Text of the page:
3. Demonstrate understanding of the ways Christians have used music, according to their belief, to connect with God and each other in community.

What This Course Is Not

  1. The content and assignments in this course are not meant to promote any particular form of religious belief or practice. The course maintains a neutral position on the truth claims of any religious tradition. The goal is to understand other people’s beliefs and practices of worship.

  2. It also is not meant to promote any particular tradition of Christian worship. It does not trace the “rise and fall” of any ideal liturgy.

  3. This course is not a comprehensive survey of “sacred music,” nor of Christianity.

  4. It is not a technically oriented music course, though students with technical knowledge of music theory or history should apply it.

Anti-Racist Goals

The teaching of music in this university, like most others, has traditionally emphasized almost exclusively the work of European and white North American men, cultivated by the upper classes of the most powerful societies at the height of colonialism. It has also traditionally ignored or silenced any discussion of that fact. Doing so has resulted in a false, whitewashed history and the promotion of the value system and ideology of white supremacy. Moreover, this institution and others like it have historically discriminated against women and non-white people, and continues to do so in both overt and hidden or even unconscious ways. We have a moral obligation to work against racist structures, policies, and attitudes in our academic disciplines as researchers, in our classrooms as teachers, and in our university as faculty members.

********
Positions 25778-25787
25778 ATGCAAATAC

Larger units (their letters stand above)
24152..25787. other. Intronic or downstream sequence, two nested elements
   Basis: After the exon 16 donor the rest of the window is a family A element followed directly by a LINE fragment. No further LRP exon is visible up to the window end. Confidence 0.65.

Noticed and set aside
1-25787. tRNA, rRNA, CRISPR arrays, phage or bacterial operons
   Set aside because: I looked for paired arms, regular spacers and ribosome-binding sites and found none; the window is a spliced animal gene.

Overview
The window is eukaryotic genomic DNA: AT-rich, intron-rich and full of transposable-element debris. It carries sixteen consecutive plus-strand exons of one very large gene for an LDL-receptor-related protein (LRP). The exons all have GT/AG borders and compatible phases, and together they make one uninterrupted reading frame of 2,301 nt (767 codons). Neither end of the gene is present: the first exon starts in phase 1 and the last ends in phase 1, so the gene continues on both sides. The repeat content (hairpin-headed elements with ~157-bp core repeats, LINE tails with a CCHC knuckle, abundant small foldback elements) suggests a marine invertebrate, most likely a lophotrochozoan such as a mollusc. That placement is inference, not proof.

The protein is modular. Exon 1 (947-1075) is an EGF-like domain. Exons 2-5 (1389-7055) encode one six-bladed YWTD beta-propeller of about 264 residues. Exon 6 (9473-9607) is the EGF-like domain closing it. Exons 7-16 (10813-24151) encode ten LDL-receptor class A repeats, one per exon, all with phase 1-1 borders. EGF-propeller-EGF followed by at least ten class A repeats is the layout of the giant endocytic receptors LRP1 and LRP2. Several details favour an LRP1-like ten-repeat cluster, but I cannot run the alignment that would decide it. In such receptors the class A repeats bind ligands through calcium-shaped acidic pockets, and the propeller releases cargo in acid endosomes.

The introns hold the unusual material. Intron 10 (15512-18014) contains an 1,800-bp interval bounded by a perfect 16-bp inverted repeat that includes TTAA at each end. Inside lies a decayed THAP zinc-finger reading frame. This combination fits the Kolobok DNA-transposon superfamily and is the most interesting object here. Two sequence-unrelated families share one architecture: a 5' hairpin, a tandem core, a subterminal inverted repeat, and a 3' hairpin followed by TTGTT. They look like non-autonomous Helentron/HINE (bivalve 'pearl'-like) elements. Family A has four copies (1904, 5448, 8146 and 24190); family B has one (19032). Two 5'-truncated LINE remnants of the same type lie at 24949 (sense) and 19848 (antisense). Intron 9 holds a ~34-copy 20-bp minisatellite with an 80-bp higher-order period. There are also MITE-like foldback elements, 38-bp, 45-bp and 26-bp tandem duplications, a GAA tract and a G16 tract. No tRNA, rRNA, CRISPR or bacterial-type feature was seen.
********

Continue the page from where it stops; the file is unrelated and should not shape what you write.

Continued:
In my research and teaching I am committed to the work of presenting an accurate history of music as a human activity, that gives due respect and attention to the music-making of people across social stations and in everyday life. We cannot understand, for example, the “art music” of the elite without understanding its intimate relationship with more popular and traditional forms of music-making. We must actively work to give more attention to the music of women, ethnic minorities, historically disadvantaged peoples, people of lower economic status, and people outside Europe and North America—including not just as composers but as performers, patrons, and listeners. Educators like me must work harder to make sure that we give the musical creativity of Black people, Indigenous people, and people of color the central position in our histories and theories of music that it deserves.

My own training was, unfortunately, narrowly Eurocentric, and I have been working over many years to try to expand my horizons and appreciation of a broader world of music, and to sharpen my critical understanding of the power dynamics that created the white-dominated worldview in which I was raised. But I recognize I have a long way to go, and I ask for your help in identifying ways that I and my colleagues can improve our anti-racist efforts.